How Sleep Deprivation Works

The Long-term Consequences of Sleep Deprivation

When you're habitually sleep deprived -- more than just one night when we can't sleep a wink -- you're actually hurting yourself. Too little or poor quality sleep disrupts your body's biological rhythms, and it doesn't take long to hurt your physical, emotional and mental health. It stresses not only the body but also your relationships, your work and the other activities in your life. And it doesn't take long -- if you lose 90 minutes of sleep tonight, for instance, you'll find yourself as much as 32 percent less alert tomorrow [source: Breus]. If you're going to lose sleep over something, let that be it.

Being sleep deprived for even just one night leaves you more than tired; it shortchanges you at the sleep bank. Withdraw too much without depositing back some quality nights of dozing and you've got what's called a sleep debt. Add that up after a few days and you begin to see some negative consequences happening to your body. After just seven days, your circadian rhythm -- the body's 24-hour cycle, also known as the body's master clock that regulates your sleep-wake pattern as well as the release of hormones, body temperature, mood and other physical, cognitive and behavioral patterns) -- gets disrupted. Basically, that means that when you're running on a sleep deficit your body no longer keeps the correct time; it's as though your watch battery is running low and you're chronically arriving late. Your motor skills become impaired and your hormone levels rise or fall inappropriately (which can impact everything from how well your pancreas works to how fast you show your real age to how strong your sex drive is). You know how tired you are when you're suffering from jet lag? That's a disruption in your circadian rhythm.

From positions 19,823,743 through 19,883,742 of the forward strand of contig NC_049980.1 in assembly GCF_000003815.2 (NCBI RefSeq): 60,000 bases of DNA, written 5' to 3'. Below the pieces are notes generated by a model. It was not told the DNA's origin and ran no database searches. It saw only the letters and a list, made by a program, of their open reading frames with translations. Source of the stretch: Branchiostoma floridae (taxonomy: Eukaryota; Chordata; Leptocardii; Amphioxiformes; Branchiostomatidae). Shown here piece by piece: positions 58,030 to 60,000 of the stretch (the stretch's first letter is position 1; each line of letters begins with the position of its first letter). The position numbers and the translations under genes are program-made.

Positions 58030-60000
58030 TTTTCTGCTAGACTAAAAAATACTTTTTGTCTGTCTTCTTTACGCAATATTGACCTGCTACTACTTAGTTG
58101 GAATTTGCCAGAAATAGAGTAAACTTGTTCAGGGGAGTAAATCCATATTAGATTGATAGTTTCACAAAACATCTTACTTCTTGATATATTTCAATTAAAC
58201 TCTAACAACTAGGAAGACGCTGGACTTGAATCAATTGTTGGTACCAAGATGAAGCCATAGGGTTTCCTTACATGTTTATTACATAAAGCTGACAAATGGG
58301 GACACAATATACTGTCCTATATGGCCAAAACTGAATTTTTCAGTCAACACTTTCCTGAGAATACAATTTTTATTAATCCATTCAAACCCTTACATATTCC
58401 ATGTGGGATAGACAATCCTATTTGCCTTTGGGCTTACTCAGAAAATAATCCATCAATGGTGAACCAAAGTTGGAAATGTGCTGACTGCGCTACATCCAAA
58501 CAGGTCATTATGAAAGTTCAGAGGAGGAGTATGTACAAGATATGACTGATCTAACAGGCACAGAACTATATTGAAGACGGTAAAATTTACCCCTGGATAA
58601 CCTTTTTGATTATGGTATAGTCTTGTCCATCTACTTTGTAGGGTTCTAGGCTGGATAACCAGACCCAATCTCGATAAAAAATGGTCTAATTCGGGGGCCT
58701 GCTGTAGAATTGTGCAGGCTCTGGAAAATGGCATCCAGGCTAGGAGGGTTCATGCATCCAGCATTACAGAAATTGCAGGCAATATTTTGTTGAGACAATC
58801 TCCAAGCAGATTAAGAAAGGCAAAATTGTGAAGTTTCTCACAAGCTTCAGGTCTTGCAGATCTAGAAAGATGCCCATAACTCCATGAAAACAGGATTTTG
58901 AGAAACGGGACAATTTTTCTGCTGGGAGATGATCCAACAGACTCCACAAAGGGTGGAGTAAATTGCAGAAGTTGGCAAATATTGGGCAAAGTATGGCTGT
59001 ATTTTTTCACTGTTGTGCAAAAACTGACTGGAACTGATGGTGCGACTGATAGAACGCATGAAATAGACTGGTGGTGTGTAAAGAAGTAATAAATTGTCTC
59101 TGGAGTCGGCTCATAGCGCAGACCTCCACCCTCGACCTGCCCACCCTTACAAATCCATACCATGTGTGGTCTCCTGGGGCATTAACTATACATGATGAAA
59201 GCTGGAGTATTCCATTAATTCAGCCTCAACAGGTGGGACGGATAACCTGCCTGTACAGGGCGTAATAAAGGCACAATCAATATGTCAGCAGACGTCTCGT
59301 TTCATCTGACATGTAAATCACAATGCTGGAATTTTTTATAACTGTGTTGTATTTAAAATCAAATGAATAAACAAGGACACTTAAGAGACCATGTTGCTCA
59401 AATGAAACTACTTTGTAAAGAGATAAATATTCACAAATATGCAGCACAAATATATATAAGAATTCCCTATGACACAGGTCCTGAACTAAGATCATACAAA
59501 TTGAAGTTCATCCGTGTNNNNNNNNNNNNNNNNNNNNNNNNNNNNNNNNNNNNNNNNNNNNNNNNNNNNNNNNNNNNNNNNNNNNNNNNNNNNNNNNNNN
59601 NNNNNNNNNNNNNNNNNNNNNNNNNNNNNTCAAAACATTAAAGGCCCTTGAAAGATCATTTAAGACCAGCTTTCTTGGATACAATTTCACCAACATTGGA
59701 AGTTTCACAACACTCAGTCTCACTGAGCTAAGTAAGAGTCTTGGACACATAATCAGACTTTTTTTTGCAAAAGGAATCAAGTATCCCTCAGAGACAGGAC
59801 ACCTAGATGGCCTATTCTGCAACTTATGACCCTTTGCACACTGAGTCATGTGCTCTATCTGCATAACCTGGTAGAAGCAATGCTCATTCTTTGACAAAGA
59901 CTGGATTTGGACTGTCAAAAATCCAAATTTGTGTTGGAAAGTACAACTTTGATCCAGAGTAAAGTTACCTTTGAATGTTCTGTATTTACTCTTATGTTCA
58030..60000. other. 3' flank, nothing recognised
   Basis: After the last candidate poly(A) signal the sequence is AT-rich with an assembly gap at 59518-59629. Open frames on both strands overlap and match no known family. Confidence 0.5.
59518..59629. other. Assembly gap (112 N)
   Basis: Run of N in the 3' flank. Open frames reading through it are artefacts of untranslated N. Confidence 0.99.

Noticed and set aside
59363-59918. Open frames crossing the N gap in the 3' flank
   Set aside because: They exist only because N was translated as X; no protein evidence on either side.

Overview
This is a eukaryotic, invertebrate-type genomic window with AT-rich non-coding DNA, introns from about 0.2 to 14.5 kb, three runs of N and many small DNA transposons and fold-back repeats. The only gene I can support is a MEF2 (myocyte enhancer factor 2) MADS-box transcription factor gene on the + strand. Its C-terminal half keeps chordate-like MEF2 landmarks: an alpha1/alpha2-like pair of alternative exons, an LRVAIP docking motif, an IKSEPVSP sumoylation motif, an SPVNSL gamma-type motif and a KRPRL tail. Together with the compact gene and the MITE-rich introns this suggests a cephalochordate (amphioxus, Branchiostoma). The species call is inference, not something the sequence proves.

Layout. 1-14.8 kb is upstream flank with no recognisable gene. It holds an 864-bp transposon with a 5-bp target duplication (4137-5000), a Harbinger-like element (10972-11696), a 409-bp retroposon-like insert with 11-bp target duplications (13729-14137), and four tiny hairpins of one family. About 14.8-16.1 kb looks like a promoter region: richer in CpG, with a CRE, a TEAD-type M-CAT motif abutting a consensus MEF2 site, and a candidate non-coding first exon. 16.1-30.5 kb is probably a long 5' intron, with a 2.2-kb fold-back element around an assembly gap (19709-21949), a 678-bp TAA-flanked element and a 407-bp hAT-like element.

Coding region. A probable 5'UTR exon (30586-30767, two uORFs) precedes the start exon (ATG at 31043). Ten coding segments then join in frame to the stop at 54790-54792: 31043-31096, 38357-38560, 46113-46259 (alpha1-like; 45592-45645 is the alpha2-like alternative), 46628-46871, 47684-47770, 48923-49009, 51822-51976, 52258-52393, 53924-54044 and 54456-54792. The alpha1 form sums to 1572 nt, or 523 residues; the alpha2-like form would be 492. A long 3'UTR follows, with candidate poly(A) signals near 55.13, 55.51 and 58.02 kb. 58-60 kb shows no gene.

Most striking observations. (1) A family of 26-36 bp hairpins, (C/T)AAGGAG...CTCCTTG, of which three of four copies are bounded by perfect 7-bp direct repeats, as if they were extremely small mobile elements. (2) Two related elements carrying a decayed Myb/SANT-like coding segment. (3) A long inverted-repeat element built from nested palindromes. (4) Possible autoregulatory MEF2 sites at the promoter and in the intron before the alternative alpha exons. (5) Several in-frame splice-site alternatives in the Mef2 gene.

Sleep deprivation changes how your body handles what's called its genetic expression. That means your genes, when you're fatigued, are not as efficient at giving out instructions as they normally would be. And without good instructions, your body's everyday processes begin to run inefficiently. Your immune system becomes compromised; you get sick more often. And not only with colds and flu, although yes, you will be sick more often if you're sleep deprived. Long-term sleep deprivation is associated with serious and chronic illness, including hypertension (high blood pressure), heart failure, stroke, metabolic syndrome and type 2 diabetes -- and the list goes on. The sleep-deprived also risk developing or worsening a mood disorder (and the greater the sleep debt, the greater the psychosis), becoming obese (not only does it impair how we handle insulin, but people who sleep only four hours a night eat more calories during the day) and dying prematurely (sorry, chronic insomniacs, your sleep deprivation causes you to die at a rate two times faster than that of people with a more normal sleep pattern).